The attitude with which you move through the difficult seasons will go a long way toward helping the two of you become closer, or it will create a porcupine marriage where you can’t even talk without pushing each other away.
When Lisa and I moved back from Northern Virginia to Washington State, a lawyer told us we could easily qualify for bankruptcy. We didn’t take that option for moral reasons, but more recently we’ve been going through a Dave Ramsey class and when you have to list current non-mortgage debt ($0) and liquid cash (enough to feel comfortable) we both smiled at each other, able to appreciate it because we both knew from where we’ve come.
Some young couples may not be willing to pay the price of a couple decades of sub-standard living. I wish you young wives could learn from Lisa—I want to spend the rest of my life trying to spoil her to make up for the first twenty years. We would never romanticize financial limitations. We don’t want our children to face what we faced (visiting my parents for the weekend, who were thrilled, but feeling guilty that the reason we were visiting was partly because we were literally out of food money). But now we have the perspective to take the long picture. I’m so glad we’ve stuck together because I couldn’t have those memories with any other person. Lisa and I shared them together.
And I’m so thankful for how we shared them. Lisa has never made finances the determination of what we do (including the more recent move to Houston), and I love her all the more for it.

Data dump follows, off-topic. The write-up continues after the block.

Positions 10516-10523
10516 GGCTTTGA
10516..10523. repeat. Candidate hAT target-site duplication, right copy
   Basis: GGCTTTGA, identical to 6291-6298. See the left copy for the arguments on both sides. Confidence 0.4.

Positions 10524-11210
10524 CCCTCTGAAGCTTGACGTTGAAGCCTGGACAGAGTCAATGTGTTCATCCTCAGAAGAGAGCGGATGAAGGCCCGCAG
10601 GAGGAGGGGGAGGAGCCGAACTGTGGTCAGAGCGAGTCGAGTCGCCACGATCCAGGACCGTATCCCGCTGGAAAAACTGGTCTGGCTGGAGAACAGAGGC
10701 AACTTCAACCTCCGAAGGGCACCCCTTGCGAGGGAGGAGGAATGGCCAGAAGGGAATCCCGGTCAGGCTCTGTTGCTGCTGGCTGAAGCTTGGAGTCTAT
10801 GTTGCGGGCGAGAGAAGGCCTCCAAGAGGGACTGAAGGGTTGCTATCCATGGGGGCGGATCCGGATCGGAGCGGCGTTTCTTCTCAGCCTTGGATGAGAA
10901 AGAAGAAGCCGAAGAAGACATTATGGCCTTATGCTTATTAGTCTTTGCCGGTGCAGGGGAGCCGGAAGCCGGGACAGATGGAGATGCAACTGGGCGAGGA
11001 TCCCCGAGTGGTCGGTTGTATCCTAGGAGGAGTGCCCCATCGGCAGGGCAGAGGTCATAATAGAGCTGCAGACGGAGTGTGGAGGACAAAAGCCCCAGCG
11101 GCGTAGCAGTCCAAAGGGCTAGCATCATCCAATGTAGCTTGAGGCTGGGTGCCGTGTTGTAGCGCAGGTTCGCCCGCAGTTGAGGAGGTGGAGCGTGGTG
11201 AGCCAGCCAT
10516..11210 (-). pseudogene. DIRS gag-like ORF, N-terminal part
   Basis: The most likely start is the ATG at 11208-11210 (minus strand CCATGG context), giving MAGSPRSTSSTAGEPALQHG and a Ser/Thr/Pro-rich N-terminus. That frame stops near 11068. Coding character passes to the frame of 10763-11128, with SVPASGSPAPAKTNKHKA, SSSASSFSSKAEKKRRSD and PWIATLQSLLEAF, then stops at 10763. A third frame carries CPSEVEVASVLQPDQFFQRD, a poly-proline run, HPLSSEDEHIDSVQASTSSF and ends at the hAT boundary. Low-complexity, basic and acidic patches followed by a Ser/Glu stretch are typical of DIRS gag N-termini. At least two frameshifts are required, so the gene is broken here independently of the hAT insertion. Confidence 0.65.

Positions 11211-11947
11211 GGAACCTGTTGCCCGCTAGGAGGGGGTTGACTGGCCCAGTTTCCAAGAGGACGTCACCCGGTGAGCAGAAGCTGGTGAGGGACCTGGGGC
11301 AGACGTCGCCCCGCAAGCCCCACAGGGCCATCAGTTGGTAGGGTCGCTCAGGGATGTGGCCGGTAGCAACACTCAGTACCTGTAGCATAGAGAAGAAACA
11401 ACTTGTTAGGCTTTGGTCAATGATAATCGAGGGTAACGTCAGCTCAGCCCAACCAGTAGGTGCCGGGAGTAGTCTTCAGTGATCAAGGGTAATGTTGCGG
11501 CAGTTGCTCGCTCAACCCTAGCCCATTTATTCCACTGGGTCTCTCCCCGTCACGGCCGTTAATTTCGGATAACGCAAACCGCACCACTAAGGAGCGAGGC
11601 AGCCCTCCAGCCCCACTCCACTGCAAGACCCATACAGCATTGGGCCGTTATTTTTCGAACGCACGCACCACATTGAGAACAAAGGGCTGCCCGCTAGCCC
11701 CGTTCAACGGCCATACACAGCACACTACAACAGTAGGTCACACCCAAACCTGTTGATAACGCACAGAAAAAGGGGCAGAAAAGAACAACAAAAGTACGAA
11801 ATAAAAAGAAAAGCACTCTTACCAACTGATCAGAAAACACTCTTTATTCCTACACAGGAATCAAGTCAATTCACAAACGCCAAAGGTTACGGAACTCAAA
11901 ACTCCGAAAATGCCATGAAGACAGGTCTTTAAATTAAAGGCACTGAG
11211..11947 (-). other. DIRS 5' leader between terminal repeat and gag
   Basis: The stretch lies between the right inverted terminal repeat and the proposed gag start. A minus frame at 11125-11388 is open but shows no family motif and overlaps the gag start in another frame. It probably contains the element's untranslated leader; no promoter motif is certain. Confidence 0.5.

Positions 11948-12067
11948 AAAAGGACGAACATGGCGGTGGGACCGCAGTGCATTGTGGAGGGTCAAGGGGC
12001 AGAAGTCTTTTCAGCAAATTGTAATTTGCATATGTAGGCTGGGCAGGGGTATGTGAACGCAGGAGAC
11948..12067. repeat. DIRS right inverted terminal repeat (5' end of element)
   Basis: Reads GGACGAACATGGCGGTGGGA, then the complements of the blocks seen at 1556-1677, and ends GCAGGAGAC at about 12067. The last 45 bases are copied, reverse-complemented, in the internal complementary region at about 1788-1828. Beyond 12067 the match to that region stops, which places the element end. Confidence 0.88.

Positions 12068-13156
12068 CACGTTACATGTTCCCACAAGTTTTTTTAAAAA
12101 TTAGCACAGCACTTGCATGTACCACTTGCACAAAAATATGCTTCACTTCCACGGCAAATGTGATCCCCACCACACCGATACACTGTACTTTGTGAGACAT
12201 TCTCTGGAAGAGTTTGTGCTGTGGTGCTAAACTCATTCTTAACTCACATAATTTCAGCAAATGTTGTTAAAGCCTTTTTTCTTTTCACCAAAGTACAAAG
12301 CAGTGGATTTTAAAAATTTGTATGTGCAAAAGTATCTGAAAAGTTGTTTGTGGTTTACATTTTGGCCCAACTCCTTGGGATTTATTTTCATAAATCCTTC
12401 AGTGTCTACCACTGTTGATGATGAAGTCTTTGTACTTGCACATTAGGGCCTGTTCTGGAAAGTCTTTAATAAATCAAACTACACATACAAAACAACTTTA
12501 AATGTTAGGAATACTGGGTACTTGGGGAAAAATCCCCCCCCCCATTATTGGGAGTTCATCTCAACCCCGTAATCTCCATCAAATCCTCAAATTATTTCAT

I’m not (of course) promising couples that if they hang in there, their finances will automatically get better and they’ll finally get to enjoy some exotic vacations (though you might). I am saying that the way you face disappointments and frustrations and limitations will go a long way toward building up your marriage. The gratitude I feel for Lisa not attacking me when I was so vulnerable to attack is expressed by my desire now to say, “Whatever you want, hon. Whatever you want.”
Lisa has let me be me (a guy who really can’t do much besides write some books and speak) and I have let Lisa be Lisa (a woman who really wanted to be home every day, all day, with her kids) and we figured out the money part second. More important than where we go on vacation is the fact that both of us want to be on vacation together.
I know that for some of you—financially, health-wise, with your kids, or personal issues—it feels really, really hard right now. Trust me—I know how hard hard can be. And I know how it adds to the frustration when you’ve been dealing with something for years and see no end in sight.
But hang in there. Marriage is a long journey. And sometimes, it really does get better, even better than you ever could have imagined. I pray for you today:
“May the Lord direct your hearts into God’s love and Christ’s perseverance.” 2 Thess. 3:5